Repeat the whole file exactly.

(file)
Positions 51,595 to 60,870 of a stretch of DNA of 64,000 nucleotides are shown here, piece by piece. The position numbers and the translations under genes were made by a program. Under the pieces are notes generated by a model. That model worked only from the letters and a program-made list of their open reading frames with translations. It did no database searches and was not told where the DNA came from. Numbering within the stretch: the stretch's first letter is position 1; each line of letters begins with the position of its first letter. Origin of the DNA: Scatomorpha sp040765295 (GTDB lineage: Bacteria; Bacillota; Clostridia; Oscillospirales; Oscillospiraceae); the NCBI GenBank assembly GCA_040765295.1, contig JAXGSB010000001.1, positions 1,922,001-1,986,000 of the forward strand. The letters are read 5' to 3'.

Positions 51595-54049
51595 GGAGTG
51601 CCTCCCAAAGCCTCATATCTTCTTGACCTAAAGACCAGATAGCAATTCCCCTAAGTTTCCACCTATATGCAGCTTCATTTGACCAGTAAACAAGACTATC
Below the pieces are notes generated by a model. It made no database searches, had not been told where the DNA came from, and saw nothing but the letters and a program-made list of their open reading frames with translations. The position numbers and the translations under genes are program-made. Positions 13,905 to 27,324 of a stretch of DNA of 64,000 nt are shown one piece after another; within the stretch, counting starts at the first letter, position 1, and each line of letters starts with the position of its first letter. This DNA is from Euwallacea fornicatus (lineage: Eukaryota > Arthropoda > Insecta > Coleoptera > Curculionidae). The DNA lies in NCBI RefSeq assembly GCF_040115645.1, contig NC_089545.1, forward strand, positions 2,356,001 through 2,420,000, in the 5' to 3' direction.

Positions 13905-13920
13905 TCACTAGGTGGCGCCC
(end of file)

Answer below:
Positions 51,595 to 60,870 of a stretch of DNA of 64,000 nucleotides are shown here, piece by piece. The position numbers and the translations under genes were made by a program. Under the pieces are notes generated by a model. That model worked only from the letters and a program-made list of their open reading frames with translations. It did no database searches and was not told where the DNA came from. Numbering within the stretch: the stretch's first letter is position 1; each line of letters begins with the position of its first letter. Origin of the DNA: Scatomorpha sp040765295 (GTDB lineage: Bacteria; Bacillota; Clostridia; Oscillospirales; Oscillospiraceae); the NCBI GenBank assembly GCA_040765295.1, contig JAXGSB010000001.1, positions 1,922,001-1,986,000 of the forward strand. The letters are read 5' to 3'.

Positions 51595-54049
51595 GGAGTG
51601 CCTCCCAAAGCCTCATATCTTCTTGACCTAAAGACCAGATAGCAATTCCCCTAAGTTTCCACCTATATGCAGCTTCATTTGACCAGTAAACAAGACTATC
Below the pieces are notes generated by a model. It made no database searches, had not been told where the DNA came from, and saw nothing but the letters and a program-made list of their open reading frames with translations. The position numbers and the translations under genes are program-made. Positions 13,905 to 27,324 of a stretch of DNA of 64,000 nt are shown one piece after another; within the stretch, counting starts at the first letter, position 1, and each line of letters starts with the position of its first letter. This DNA is from Euwallacea fornicatus (lineage: Eukaryota > Arthropoda > Insecta > Coleoptera > Curculionidae). The DNA lies in NCBI RefSeq assembly GCF_040115645.1, contig NC_089545.1, forward strand, positions 2,356,001 through 2,420,000, in the 5' to 3' direction.

Positions 13905-13920
13905 TCACTAGGTGGCGCCC